Some contract analysis solutions house all contracts in the vendor’s repositories, meaning organizations need to go outside their own systems to perform analysis. Look for a solution that can surface key insights from your contracts and pass them to your existing repositories.
Be Selective About Image-Based Technologies
In some solutions, the default process is to apply OCR to every document. However, many contracts are born digital and OCR would prevent access to key elements of the contract. Since a higher percentage of contracts will be born-digital going forward, it will be increasingly necessary to deal with files in their native format.
Automatically Manage Complexity
The right solution must be flexible and scalable enough to accommodate the sheer volume and variety of contracts—including regional differences, languages, file formats, etc. Ensure your chosen solution can access the full scope of your contract complexity and can perform at true enterprise scale for both back-file processing (dealing with your backlog of legacy contracts) as well as business-as-usual (go-forward) workflows.
A robust contract analysis solution can help organizations to identify risk and generate insights—speeding deal closure, improving processes, and optimizing terms. Companies that implement the right solution will turn their contracts into strategic assets, unveiling deeper levels of insight and developing a clear advantage over their competition.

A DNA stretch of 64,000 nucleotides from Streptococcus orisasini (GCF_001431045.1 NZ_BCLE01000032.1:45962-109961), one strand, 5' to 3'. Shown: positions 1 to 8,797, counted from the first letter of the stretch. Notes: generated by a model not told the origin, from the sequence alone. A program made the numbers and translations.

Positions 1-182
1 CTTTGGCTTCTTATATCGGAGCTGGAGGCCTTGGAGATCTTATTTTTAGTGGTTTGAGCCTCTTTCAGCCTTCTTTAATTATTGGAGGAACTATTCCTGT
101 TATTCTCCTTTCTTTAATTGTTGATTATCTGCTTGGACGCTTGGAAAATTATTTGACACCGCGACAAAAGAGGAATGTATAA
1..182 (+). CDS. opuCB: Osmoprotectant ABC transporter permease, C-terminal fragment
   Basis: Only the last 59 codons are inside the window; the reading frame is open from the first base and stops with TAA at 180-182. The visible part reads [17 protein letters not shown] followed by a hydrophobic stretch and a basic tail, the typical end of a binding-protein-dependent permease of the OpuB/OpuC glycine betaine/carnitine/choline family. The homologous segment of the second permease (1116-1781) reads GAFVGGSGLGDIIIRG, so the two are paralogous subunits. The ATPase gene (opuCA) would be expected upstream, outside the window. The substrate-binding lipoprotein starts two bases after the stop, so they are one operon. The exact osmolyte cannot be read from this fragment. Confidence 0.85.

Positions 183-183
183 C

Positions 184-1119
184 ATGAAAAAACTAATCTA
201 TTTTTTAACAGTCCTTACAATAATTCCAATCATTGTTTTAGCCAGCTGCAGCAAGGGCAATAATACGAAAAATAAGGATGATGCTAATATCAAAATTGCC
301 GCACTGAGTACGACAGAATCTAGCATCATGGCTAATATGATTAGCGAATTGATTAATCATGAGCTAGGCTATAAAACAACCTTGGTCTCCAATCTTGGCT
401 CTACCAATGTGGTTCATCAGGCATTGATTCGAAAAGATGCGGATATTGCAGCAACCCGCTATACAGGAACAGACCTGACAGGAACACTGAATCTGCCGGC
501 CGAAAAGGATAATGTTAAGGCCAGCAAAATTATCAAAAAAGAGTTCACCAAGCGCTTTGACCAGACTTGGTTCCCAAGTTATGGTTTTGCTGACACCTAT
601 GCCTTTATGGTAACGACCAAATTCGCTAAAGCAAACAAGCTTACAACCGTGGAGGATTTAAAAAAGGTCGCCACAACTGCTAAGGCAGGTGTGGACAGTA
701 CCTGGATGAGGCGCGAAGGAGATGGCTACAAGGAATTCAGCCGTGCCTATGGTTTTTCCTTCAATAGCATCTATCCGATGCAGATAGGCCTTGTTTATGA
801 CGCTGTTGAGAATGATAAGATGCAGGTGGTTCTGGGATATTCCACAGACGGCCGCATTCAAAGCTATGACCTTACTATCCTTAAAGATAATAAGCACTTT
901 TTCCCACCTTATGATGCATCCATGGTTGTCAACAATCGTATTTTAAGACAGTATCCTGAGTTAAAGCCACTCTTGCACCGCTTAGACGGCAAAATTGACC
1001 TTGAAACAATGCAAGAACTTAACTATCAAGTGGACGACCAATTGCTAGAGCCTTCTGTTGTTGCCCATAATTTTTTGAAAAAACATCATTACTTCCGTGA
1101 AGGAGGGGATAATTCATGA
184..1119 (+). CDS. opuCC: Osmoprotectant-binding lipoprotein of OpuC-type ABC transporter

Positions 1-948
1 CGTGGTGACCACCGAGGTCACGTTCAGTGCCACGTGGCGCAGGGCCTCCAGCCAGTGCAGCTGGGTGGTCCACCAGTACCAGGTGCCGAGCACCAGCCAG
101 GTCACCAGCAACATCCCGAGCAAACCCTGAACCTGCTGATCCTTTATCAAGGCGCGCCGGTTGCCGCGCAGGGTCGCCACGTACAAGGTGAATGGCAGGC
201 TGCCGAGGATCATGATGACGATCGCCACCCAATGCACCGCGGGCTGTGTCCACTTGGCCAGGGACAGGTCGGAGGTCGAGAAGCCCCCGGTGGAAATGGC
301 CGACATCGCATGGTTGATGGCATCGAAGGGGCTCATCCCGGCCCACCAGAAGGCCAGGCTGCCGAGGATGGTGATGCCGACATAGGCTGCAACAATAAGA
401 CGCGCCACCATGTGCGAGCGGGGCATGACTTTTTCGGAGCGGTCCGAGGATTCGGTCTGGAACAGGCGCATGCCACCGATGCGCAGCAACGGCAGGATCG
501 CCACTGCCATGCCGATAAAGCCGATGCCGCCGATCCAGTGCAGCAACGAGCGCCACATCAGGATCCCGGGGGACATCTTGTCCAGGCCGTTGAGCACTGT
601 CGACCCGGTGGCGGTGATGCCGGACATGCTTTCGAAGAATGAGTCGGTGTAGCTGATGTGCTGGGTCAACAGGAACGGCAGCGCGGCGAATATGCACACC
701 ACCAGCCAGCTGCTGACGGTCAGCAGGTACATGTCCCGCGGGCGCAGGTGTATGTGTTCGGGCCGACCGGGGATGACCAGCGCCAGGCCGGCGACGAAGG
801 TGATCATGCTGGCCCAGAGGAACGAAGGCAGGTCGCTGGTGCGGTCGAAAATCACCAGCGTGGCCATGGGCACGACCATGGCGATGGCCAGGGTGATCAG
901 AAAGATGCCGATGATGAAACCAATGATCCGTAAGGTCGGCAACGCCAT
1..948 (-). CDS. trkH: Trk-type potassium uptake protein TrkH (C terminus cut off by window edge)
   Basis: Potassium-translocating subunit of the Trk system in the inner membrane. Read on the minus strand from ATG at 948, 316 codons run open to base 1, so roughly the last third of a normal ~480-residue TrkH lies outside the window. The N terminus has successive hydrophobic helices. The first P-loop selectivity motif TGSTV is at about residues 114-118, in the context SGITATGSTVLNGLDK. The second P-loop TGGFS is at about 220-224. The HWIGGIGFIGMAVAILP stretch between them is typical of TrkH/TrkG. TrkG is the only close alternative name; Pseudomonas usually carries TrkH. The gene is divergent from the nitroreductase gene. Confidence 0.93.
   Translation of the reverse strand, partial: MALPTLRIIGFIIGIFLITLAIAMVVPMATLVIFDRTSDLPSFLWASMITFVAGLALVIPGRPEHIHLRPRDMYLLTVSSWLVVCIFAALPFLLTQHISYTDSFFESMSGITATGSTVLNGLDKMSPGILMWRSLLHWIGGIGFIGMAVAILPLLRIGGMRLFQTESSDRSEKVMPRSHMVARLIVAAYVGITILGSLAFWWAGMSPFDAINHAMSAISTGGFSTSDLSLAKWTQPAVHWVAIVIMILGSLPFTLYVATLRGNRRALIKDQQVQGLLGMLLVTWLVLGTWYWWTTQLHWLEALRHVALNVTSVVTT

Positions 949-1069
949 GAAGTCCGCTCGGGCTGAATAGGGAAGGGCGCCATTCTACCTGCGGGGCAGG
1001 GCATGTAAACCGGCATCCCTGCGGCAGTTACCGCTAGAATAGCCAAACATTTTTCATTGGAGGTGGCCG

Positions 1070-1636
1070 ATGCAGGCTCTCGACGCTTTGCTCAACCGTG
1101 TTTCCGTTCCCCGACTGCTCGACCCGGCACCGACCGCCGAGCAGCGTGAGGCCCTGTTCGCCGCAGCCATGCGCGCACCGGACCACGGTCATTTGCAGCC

The Top 3 Reasons Enterprises Need a Contract Analytics Solution (Blog)
The Reality of Contract Analysis: 3 Big Mistakes That Banking Organizations Make
Contract Analytics: The Missing Piece in Recovery & Resolution Planning (White Paper)
About the Author
As a senior executive, Scott has spent the last 20 years building Adlib into the thriving organization it is today. Scott has held customer-focused leadership roles spanning success, professional services, marketing, and support. He is passionate about business growth, the human impact of technology, and the pursuit of an ideal customer experience measured in the customers’ terms.